Cooling Computer Chips…

Topics: Materials Science, Nanotechnology, Semiconductor Technology A novel semiconducting material with high thermal conductivity can be integrated into high-power computer chips to cool them down and so improve their performance. The material, boron arsenide, is better at removing heat than the best thermal-management devices available today, according to the US-based researchers who developed it. TheContinue reading “Cooling Computer Chips…”

Stop-Motion Efficiency…

Topics: Applied Physics, Electrical Engineering, Nanotechnology, Semiconductor Technology A new ultrafast imaging technique that captures the motion of atoms in nanoscale electronic devices has revealed the existence of a short-lived electronic state that could make it possible to develop faster and more energy-efficient computers. The imaging technique, which involves switching the devices on and offContinue reading “Stop-Motion Efficiency…”

Integrated Nanodiamonds…

Topics: Nanotechnology, Quantum Computer, Quantum Mechanics, Semiconductor Technology (Nanowerk News) Physicists at Münster University have succeeded in fully integrating nanodiamonds into nanophotonic circuits and at the same time addressing several of these nanodiamonds optically. The study creates the basis for future applications in the field of quantum sensing schemes or quantum information processors. The resultsContinue reading “Integrated Nanodiamonds…”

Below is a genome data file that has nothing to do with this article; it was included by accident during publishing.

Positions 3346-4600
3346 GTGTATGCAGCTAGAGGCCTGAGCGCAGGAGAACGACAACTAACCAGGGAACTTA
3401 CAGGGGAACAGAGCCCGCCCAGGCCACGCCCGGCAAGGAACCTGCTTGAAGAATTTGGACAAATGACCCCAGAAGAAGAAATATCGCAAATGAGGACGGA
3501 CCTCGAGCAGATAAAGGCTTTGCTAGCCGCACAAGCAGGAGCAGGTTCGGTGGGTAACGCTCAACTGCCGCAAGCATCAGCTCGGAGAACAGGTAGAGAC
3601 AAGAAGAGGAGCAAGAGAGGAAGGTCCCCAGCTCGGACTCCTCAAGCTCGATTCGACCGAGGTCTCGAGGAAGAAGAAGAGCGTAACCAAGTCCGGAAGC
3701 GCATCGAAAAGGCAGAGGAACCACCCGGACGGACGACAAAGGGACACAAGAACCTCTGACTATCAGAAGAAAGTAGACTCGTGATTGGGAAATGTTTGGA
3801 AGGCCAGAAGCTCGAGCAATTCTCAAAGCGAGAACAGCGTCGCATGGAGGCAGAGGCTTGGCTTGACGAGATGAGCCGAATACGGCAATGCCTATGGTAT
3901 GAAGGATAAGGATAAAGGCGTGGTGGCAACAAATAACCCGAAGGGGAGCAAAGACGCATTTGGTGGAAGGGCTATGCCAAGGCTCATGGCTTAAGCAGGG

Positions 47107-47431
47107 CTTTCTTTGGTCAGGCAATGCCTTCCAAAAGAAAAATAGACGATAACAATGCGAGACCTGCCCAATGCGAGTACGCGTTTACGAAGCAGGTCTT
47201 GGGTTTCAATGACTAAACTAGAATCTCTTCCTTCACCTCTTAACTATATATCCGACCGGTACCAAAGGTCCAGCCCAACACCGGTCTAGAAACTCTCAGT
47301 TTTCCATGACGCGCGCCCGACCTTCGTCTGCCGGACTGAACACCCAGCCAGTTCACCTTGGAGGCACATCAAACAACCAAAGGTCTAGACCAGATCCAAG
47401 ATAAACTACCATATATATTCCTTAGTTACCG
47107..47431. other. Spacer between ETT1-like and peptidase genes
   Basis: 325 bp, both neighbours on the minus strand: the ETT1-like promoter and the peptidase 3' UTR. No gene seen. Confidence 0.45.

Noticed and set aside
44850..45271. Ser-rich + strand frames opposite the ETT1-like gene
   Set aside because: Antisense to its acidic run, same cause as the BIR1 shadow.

Diamond Nanoneedles…

Topics: Materials Science, Modern Physics, Nanotechnology, Semiconductor Technology If you ever manage to deform a diamond, you’re likely to break it. That’s because the hardest natural material on Earth is also inelastic and brittle. Two years ago, Ming Dao (MIT), Subra Suresh (Nanyang Technological University in Singapore), and their collaborators demonstrated that when bulk diamonds are etched into fine,Continue reading “Diamond Nanoneedles…”

Graphene Currents…

Topics: Materials Science, Nanotechnology, Quantum Mechanics, Semiconductor Technology A team led by researchers from Harvard University and the University of Maryland in the US has used defects in diamond to map the magnetic field generated by electrical currents in graphene. Their experiments reveal that currents in this atomically-thin form of carbon flow like a viscousContinue reading “Graphene Currents…”